Kelly granted an exclusive interview to the Best for Babes blog about breastfeeding, and how she prepared to breastfeed her first child (who will be three in a few days), and the ups and downs — “I had every problem you could have with my son in the beginning,” … she “felt like a failure,” etc. Yet, she not only persevered, but is now tandem nursing! (At least, she was still nursing her older son at the time of the interview in August.) And just for kicks, here’s a picture of the actress with her daughter at 6 weeks, and her son.

“Breastfeeding with Comfort and Joy” — a review

Wonderful!

Beautiful photography!

Excellent advice!

It’s hard to top the words of praise Dr. Christiane Northrup and others — both doctors Laura Keegan has worked with and mothers she has helped — have given:

like having a wise and loving grandmother show you exactly how to nurse your baby… Laura has created a manual of wisdom and celebration… what you need to know to get started in establishing a comfortable breastfeeding relationship and to solve problems should they occur… Before this experience, I never would have believed that learning the correct latch in this book meant that I would spend less time nursing my twins than I did nursing my firstborn and without the pain of sore nipples…

Plus there are many, many more in the opening pages of the book — a variety of mothers who had difficulties nursing for many different stated reasons (one mother was told that her baby had an “abnormal suck”, one baby was slow to gain weight, several mothers had cracked nipples), who resolved all those difficulties with the techniques brought forth and beautifully illustrated in this book.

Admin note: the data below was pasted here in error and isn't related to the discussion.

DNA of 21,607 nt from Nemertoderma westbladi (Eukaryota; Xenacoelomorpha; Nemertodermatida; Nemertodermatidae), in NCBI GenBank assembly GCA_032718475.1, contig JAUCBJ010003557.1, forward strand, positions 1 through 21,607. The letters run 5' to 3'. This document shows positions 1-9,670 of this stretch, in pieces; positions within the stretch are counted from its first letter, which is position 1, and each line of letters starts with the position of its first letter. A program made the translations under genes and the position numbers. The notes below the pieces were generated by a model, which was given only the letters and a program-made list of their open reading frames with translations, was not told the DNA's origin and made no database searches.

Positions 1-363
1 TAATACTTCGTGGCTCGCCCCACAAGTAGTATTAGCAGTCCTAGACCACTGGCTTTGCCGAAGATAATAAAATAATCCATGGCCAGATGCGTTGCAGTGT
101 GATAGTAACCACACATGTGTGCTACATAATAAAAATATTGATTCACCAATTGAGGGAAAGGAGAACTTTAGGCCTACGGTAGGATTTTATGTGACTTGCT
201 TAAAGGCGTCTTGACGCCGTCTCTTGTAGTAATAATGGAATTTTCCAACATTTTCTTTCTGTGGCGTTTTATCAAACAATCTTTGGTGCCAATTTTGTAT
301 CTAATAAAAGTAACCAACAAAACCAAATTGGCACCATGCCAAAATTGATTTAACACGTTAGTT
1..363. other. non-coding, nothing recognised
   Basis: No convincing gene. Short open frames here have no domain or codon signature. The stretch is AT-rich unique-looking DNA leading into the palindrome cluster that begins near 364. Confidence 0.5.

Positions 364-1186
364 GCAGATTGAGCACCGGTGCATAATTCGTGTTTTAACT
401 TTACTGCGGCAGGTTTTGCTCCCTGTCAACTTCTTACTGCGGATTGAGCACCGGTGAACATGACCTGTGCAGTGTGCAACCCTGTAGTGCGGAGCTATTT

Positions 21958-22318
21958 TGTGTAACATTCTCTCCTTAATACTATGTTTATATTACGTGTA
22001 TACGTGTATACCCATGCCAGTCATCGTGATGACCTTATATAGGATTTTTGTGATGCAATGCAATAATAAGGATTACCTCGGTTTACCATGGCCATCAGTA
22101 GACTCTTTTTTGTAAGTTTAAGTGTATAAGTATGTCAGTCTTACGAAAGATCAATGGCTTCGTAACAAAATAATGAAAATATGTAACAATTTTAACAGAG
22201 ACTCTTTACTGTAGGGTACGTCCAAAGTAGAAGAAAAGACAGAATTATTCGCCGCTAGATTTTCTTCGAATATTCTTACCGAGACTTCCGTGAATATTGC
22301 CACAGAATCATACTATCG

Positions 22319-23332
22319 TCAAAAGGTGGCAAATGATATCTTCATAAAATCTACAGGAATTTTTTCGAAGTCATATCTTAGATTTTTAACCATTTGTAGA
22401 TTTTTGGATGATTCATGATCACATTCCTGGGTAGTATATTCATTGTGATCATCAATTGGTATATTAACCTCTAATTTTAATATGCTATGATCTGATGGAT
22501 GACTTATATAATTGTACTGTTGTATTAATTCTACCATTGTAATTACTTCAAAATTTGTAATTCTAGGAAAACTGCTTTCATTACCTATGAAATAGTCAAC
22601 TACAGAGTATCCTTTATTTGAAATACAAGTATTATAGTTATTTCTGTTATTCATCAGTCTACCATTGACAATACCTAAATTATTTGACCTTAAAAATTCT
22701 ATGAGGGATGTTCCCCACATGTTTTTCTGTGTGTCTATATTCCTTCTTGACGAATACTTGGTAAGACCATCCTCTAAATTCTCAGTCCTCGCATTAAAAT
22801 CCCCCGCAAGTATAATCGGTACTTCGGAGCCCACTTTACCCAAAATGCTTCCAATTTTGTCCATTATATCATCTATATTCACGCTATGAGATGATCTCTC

Once you go past the introductory words of praise and the table of contents (which you can see by going to BreastfeedingwithComfortandJoy.com and clicking on “click here for excerpts”), there are beautiful photographs on every two-page spread — usually one large picture on the left-hand page with explanatory text on the right-hand page, but frequently a series of smaller pictures (for instance, several photos taken just seconds apart showing a baby properly latching onto the breast). These pictures show a variety of babies, from the tiny, still-wrinkly newborns to those oh-so-chubby babies of several months old, with several “milk-drunk” babies who have fallen asleep while nursing, and smile that sweet, satisfied smile. The pictures primarily show good latches and good positioning, with only one “what not to do” picture — this is important, because it is much better to show what to do rather than what not to do. In this way, women get strong and repeated correct images of how to properly breastfeed.